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Precious keepsakes, memorabilia, letters from loved ones, greeting cards, and valued collectibles fill drawers, shelves, attics, and basements in homes across America. They remind us of special occasions, special people, and memorable times. However, stacks of old newspapers and magazines, boxes of old electronics, unopened mail, damaged furniture, and piles of never used clothing are not keepsakes. There is a psychological difference between an affection for an item and an irresistible urge to accumulate items you find difficulty in discarding. A possession based on a perceived future need, or experiencing distress at the thought of parting with an item, even though it appears to have no value is, hoarding, a compulsive mental disorder. Improving Lives Counseling Services is here to help.

Having a cluttered home, rooms you can’t access, over stuffed drawers and closets that collapse when opened is not hoarding. Living in a dangerously cluttered home that impairs daily activities and is detrimental to health and safety is hoarding. Many of us hang on to treasures from the past, however, the acquisition of and inability to discard items, even though they have no value, is a debilitating pathological disorder, often passed to family members. Whether you identify hoarding as an etiologically discrete phenotype, related to chromosome 14, or tied to genes and DNA, thanks to media and a reality television show, we know the difference in a cluttered home easily accessible with memorabilia on display and the secret life of the hoarder.

Substance abuse, traumatic events, loss of a loved one, or a history of OCD can lead to distorted beliefs and an obsessional fear of losing important items, items never used, rarely seen, and in ill repair. Although hoarding is a disorder that may be present on its own, hoarding has been observed in people diagnosed with dementia, autism, schizophrenia, and mental retardation. Compulsive hoarding affects approximately 700,000 to 1.4 million people in the United States, many of whom won’t acknowledge or discuss it until it becomes a problem for a family member.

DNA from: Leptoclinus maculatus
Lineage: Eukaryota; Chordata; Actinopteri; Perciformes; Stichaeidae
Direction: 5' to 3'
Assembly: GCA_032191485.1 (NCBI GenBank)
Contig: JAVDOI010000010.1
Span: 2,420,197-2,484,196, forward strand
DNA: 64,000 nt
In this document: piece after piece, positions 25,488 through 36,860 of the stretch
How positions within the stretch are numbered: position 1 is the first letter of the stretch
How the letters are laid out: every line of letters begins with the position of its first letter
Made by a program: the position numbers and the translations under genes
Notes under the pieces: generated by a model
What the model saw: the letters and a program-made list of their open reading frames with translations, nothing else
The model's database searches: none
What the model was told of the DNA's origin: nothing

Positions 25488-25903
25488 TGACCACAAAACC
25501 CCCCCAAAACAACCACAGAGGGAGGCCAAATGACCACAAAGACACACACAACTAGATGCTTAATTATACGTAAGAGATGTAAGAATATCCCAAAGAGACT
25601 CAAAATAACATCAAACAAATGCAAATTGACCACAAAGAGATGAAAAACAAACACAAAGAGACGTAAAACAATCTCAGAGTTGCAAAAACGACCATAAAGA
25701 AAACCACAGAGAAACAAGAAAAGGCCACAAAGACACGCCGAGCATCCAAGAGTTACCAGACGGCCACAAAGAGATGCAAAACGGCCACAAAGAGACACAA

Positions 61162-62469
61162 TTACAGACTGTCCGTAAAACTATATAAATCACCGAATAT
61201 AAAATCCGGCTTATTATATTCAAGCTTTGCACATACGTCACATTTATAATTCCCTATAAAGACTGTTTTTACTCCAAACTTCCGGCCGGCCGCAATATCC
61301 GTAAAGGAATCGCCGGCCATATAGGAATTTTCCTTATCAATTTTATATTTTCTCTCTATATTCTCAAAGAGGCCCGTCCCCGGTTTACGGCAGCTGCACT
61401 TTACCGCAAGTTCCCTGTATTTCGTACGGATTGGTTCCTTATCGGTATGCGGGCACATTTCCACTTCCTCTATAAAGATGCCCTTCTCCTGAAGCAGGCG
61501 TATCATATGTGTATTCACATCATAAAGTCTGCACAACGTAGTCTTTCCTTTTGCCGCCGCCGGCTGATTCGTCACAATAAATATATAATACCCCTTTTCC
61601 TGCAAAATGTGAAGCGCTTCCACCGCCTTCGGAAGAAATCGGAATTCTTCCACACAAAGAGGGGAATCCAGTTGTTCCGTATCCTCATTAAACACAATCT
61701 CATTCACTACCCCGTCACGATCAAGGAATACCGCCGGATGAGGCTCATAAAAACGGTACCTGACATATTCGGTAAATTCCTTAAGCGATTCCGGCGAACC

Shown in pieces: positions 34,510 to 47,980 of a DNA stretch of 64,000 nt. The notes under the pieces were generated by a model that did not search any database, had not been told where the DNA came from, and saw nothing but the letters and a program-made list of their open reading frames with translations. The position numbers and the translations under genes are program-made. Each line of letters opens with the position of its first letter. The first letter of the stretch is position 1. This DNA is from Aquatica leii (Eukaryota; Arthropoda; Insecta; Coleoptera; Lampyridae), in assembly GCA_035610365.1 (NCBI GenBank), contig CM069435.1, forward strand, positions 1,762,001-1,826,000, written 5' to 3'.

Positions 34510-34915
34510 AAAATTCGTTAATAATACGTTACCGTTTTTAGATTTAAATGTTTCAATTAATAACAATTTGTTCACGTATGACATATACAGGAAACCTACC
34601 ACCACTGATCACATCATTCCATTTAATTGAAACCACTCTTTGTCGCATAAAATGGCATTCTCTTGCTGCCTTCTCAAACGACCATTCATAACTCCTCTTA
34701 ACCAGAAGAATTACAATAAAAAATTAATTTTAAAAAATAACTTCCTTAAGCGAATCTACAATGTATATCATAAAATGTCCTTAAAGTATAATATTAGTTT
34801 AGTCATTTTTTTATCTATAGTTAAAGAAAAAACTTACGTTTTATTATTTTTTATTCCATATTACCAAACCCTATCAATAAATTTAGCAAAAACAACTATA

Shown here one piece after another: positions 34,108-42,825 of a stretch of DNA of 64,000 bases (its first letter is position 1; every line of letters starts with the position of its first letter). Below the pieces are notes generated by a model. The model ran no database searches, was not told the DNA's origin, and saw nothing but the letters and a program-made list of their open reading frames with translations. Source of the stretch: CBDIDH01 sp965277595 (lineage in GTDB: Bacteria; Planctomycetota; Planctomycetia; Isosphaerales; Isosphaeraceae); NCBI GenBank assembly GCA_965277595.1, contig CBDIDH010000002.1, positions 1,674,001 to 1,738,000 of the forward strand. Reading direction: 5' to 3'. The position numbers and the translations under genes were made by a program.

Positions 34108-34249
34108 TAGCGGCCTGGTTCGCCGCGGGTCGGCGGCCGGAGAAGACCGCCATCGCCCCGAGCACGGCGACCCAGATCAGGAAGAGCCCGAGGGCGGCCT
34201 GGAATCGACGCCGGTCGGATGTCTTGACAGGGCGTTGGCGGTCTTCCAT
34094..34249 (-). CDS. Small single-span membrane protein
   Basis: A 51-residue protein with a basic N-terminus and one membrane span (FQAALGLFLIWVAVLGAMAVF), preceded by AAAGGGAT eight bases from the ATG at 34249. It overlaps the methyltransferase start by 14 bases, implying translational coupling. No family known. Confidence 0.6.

In chronic cases, hoarding threatens the safety of those living in or near the home. Damaging effects include: financial difficulties, falls, infestations, health risks, fires, and death. Hoarders are not happy in their environment. They are sad, embarrassed, uncomfortable, and ashamed. Set apart from other people, they suffer a diminished quality of life. Confrontations lead to infighting, conflict, and emotional distress. Compulsive hoarding can be difficult to control. Let Improving Lives Counseling Services help.

Evolutionary, biological, genetic, early experiences, and core beliefs are vulnerabilities of hoarding. Possessions are assigned meaning and value, they trigger emotional reactions, and saving is negatively reinforced. The counselors at Improving Lives Counseling Services provide assessment, diagnosis, and treatment for hoarding and related compulsory disorders. We offer individual, family, and group sessions, accept many insurances, and have six convenient locations. Call us.